Effective workplace conflict resolution helps you overcome workplace conflict fast! Successfully resolving conflict has many benefits:
- strengthens teams and working relationships,
- leads to more creative solutions,
- greater opportunities to learn and grow,
- higher job satisfaction,
- and a more inclusive working environment.
Taking simple steps to resolve conflict as quickly as possible can prevent many workplace conflicts from escalating.
Our Workplace Conflict Resolution Training is designed to help you implement these simple steps and prevent or reduce the conflict in your organisation.
Failing to resolve conflict quickly and effectively can lead to many challenges to your organisation or business including:
- workers’ compensation or bullying claims,
- ineffective leadership,
- team dysfunction,
- breakdown of workplace relationships,
- loss of talent,
- demotivation, and
- reduced productivity.
These negative impacts of workplace conflict can be significantly reduced or prevented when managers act quickly to resolve issues between co-workers (or between themselves and co-workers).
Following are some Expert Workplace Conflict Resolution Tips & Strategies to help you prevent the escalation of workplace conflict.
Prevent Conflict Escalation Using Expert Conflict Resolution Tips – For Managers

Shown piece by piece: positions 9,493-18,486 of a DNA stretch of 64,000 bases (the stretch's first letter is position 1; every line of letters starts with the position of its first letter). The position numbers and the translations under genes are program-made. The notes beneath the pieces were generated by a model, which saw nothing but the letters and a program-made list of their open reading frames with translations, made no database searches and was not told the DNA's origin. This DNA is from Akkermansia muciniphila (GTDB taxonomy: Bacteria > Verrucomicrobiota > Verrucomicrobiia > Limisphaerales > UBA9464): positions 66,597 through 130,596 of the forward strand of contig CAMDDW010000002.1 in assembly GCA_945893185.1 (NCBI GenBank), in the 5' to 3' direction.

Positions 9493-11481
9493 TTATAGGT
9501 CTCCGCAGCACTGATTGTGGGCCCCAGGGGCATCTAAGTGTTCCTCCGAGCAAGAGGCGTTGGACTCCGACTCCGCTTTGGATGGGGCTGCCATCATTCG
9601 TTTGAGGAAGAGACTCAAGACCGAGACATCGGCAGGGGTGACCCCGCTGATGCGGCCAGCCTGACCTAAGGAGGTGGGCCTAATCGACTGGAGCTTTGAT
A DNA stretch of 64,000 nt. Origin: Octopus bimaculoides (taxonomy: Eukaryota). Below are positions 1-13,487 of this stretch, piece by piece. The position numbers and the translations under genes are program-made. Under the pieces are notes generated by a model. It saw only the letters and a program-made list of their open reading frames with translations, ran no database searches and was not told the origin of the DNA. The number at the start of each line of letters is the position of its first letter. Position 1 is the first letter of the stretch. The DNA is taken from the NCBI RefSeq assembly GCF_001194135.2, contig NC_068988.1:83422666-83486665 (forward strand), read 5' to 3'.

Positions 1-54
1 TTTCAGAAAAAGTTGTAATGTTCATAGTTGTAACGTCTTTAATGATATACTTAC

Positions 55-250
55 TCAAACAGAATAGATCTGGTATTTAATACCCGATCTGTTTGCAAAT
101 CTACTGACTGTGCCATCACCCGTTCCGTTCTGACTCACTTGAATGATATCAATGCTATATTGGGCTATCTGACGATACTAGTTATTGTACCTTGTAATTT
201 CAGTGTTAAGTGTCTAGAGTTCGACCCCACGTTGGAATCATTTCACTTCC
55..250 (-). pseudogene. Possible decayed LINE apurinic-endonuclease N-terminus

By A Professional Workplace Mediator
- Take action as quickly as possible. Managers often hope that conflict will go away or repair in time. The reality is that in many cases conflict gets worse over time. Unresolved conflicts can lie dormant for days, weeks, or months, only to explode on another occasion. Or it can lead to workers withdrawing, becoming resentful, and demotivated. Conflict avoidance by managers is one of the main causes of workplace issues escalating. Unresolved conflict is a major cause of formal or informal claims or grievances being lodged. Workers that make claims often feel that no one has listened or done anything effective to resolve the conflict.
- Gather as much information as possible. People often have very different perceptions of what has occurred. Understanding their perceptions will help you to focus on what is important to each person. Ensure these conversations are confidential and private. Listen carefully to ensure you understand each person’s perceptive.